Quick Picks

Settlers (2021), Words on Bathroom Walls (2020) and The True Don Quixote (2019) – Quick Picks

10 mins read

Quick Picks brings you short reviews of movies available to rent, buy or stream now. Settlers (2021), Words on Bathroom Walls (2020) and The True Don Quixote (2019) are available to rent or buy now on all major digital platforms.


Rating: 3 out of 5.

For decades, cinema has attempted to reflect the possible colonisation of our nearest planetary neighbour Mars, with mixed success. And while some movies have opted to explore the isolation of the red planet, others have focused on our realisation that while you can take the human away from earth, you can’t change their behaviour. Wyatt Rockefeller combines both these themes in a confident and beautiful movie rooted in isolation, fear and human fragility in his debut feature. The desolate Martian landscape, stunningly recreated in South Africa’s Namaqualand desert. However, despite solid performances throughout, and visual flair, Settlers struggles to identify its core messages. The tension of the opening half ultimately falling flat as we reach our conclusion.

Ilsa (Sofia Boutella), Reza (Jonny Lee Miller), and their nine-year-old daughter Remmy (Brooklynn Prince) inhabit an isolated small farm surrounded by mountains. Their strange, desolate facsimile of home, stark, dusty yet comforting as they stare into the night sky and recall stories of Earth. But, this is no harmonious farm free from aggression and fear. No, this is a fortress fought over and won through violence. And as Remmy cares for the crops and animals, mysterious outsiders watch and wait. Their mission, to reclaim a farm that offers survival and hope.

Although striking and beautiful in the hands of cinematographer Willie Nel, with a cracking score composed by Nitin Sawhney, Settlers biggest flaw is its screenplay. The story never quite rising to meet the ideas surrounding it. But, despite that, Settler’s is a solid slice of science fiction that reminds us all that no matter where humans go, darkness, hope, and a fight for survival at any cost will follow.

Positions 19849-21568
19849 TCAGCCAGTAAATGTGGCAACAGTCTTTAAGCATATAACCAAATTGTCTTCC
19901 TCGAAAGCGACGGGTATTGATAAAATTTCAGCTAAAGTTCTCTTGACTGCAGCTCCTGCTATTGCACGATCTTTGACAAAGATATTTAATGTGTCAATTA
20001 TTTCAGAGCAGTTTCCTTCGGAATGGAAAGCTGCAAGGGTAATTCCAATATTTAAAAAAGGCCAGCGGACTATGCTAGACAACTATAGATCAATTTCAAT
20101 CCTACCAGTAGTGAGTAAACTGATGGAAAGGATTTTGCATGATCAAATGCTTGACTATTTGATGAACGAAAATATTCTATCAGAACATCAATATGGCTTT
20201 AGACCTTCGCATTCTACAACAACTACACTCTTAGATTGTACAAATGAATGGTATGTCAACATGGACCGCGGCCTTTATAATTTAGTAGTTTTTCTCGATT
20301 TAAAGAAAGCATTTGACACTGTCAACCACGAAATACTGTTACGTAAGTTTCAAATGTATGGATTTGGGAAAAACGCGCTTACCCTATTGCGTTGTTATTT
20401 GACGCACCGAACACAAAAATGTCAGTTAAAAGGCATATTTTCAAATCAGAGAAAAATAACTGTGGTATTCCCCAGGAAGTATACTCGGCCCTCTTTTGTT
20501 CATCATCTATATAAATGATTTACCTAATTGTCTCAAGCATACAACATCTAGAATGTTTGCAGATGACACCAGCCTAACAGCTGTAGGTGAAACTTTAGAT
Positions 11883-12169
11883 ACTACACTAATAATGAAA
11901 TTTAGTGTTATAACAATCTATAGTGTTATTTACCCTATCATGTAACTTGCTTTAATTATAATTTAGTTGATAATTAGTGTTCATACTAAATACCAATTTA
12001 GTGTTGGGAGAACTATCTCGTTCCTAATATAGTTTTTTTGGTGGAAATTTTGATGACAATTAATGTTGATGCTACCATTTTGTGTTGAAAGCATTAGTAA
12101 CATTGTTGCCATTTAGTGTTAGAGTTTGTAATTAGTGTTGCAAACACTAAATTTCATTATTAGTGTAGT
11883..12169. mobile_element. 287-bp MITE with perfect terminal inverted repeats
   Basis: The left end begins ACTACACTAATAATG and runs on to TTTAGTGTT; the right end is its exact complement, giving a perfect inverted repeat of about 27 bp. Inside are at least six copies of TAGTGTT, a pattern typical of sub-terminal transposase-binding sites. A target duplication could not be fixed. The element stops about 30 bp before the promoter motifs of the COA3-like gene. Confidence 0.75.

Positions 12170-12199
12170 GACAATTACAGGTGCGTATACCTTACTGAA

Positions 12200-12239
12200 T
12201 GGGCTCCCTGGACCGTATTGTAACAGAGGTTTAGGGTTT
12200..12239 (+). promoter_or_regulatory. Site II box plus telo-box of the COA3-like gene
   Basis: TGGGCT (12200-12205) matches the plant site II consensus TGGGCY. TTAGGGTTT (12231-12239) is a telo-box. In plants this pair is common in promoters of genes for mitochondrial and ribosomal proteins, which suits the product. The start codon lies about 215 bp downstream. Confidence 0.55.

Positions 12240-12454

Settlers is available to rent or buy from 30th July.

Words on Bathroom Walls

Rating: 4 out of 5.

For many years, Hollywood demonised various mental health conditions ranging from schizophrenia to personality disorder and bipolar. These conditions would often be linked to characters who would murder or harm others, enhancing fear in the public imagination. While the genres in which these characters would appear were primarily horror, psychological thrillers or tragic dramas. Here, dangerous perceptions of abnormality, fear and immorality surrounded mental health as film embraced public distrust and discrimination.

However, in recent years this has begun to change with filmmakers embracing a more accurate, delicate and informed view of mental health on screen. In many ways, this modern cinematic shift began with Good Will Hunting in 1997 and, therefore, it is no surprise the Williams, Damon movie finds reference in Words on Bathroom Walls. However, Thor Freudenthal’s movie is very much its own unique and beautiful creation. With its assured, sensitive and engaging screenplay based on the equally impressive young adult novel by Julia Walton.


The film opens with young Adam (Charlie Plummer) explaining that his doctors first viewed his condition as a visual defect. His deep green eyes tricking him into seeing swirling mists, shadows and objects. But, as time progressed, Adam began to realise his visions were far more than a deficit in his eyesight. However, initially, Adam learns to control the figures and voices that swirl in his mind through his passion for cooking. The kitchen, not only a refuge but a fortress of solitude, creativity and invention; his dream, to become a chef. But, how long can Adam hide the increasing severity of the visions and voices surrounding him from his mum? And how long will it be before his school life falls victim to the new world his mind is creating?